TURLOCK — In her years on campus, Renae Floyd has seen a variety of problems presented at the California State University, Stanislaus, counseling center.
Homesickness, mood instability, anxiety, depression, relationship troubles, substance abuse problems, those are all norms on most college campuses.
Until this year, the licensed marriage and family therapist said, she'd never had a student come in and say she couldn't feed her family.
"Students experience financial stress as extremely anxiety-producing," Floyd said.
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This year, with the economy faltering and the CSU system cutting back on classes and raising fees, that anxiety is at a fever pitch.
CSU Stanislaus students are paying $4,775 in fees, compared with $3,819 last year. A 10 percent fee hike is possible next year.
Because of the state's unbalanced budget, the CSU system had to make $584 million in cuts. Stanislaus' share was $13.5 million. They were achieved through faculty and staff layoffs, program cuts and furlough days.
More cuts are certain. The university has warned its lecturers — more than 100 nontenured positions — that they are likely to lose their jobs when the new budget is released.
At the same time, the counseling services department, like the rest of the general faculty and staff, has experienced cutbacks that have taken away half its six-person counseling staff.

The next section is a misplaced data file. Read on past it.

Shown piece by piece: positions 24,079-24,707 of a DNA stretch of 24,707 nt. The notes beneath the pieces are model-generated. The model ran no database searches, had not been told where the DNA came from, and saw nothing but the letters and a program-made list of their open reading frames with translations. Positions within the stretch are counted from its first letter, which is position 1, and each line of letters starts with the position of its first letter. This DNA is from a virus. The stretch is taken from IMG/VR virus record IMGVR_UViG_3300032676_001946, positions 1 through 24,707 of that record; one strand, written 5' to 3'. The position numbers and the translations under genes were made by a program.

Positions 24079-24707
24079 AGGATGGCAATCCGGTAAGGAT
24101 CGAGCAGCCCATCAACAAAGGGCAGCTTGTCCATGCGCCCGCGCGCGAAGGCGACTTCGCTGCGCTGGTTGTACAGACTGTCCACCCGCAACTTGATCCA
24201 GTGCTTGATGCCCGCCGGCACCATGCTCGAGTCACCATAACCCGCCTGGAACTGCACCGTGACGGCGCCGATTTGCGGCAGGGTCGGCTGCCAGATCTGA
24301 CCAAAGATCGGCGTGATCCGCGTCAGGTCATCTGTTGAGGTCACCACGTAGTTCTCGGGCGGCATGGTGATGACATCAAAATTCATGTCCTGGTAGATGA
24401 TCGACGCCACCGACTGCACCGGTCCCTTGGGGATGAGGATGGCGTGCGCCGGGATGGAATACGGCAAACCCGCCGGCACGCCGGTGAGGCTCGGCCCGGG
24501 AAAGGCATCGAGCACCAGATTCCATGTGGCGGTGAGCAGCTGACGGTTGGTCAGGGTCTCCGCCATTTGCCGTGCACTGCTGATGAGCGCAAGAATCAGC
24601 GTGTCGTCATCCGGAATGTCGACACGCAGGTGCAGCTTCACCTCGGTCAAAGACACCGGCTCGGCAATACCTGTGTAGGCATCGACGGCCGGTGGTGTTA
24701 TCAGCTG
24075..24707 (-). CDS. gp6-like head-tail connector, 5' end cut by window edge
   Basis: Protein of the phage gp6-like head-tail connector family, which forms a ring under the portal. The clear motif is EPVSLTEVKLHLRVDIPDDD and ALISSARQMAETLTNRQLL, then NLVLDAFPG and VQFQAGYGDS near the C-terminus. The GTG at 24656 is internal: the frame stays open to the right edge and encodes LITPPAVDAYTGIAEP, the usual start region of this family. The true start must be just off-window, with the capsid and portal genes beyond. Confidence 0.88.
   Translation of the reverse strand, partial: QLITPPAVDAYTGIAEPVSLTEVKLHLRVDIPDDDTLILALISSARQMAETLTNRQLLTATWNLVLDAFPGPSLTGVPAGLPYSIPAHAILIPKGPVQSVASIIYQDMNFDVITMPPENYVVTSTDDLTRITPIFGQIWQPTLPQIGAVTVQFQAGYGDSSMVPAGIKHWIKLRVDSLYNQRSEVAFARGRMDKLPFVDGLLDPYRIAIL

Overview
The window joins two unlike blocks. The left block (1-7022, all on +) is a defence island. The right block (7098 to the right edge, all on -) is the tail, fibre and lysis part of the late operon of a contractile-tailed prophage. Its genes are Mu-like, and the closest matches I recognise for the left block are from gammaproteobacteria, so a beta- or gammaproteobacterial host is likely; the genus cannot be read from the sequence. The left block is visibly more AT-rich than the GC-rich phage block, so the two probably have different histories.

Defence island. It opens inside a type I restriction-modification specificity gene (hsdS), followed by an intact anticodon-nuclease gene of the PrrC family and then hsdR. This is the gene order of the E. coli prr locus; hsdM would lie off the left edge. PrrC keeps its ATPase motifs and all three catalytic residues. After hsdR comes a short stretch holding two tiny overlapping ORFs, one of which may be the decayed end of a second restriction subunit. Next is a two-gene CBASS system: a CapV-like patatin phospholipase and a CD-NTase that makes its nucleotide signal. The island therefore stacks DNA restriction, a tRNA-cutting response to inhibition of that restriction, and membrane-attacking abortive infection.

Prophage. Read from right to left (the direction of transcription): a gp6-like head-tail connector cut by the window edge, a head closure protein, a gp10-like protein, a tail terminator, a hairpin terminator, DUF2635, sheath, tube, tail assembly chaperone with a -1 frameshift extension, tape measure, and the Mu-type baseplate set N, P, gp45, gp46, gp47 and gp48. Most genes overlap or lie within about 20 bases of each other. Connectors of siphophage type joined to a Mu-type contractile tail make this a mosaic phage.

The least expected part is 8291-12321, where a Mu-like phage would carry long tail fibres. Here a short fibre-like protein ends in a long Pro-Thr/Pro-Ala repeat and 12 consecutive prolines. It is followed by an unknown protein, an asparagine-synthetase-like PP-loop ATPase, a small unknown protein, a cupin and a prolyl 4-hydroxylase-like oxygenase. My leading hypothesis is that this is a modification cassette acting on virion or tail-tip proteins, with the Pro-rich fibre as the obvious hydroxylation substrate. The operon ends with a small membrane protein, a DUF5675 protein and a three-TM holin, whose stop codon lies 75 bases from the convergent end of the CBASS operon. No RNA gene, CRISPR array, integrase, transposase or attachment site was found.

"In terms of the demand and what we're facing, we just don't have what we need to meet it," Floyd said. The counselors do what they can, meeting with the most acute cases and offering referrals for others.
Even students who don't seek psychological services say the mood on campus is downcast these days.
"Money's a big issue," said sophomore Jeanette Ochoa, 19. "It's stressing all of us out."
Ochoa said she doesn't get financial aid. Her parents are getting ready to send her younger sister to college, as well.
"I don't know how they're going to do it with two," she said.
At the same time students are paying more, they're finding it hard to get the classes they need to graduate on time.
Most students understand the university is being forced to cut programs, classes and employees, but they don't like paying more for less, Floyd said.
Sociology student Barbara Olave said she's in a group of students who have taken a "frustrating" situation as impetus to fight to retain more classes, including the recently canceled winter term.
A formerly homeless single mother, Olave said she's familiar with desperate situations.
"If it doesn't hurt, people don't get involved," she said. Her group is planning a walkout Wednesday.
The cutbacks and added stress exacerbate a tenuous time for many college students.
"A lot of major mental disorders manifest in early adulthood," Floyd said.
On the positive side, the clientele is trying to make changes.
"College students are motivated," Floyd said. "They're not being coerced to come, and they're usually grateful."
Ochoa has found her own release.
"It's better when I get out of classes, when I'm with my friends," she said. "I'm in a sorority. I'm still having the college experience. The weekends, that's the time we forget about all the stress and everything."
Bee staff writer Patty Guerra can be reached at firstname.lastname@example.org or 578-2343.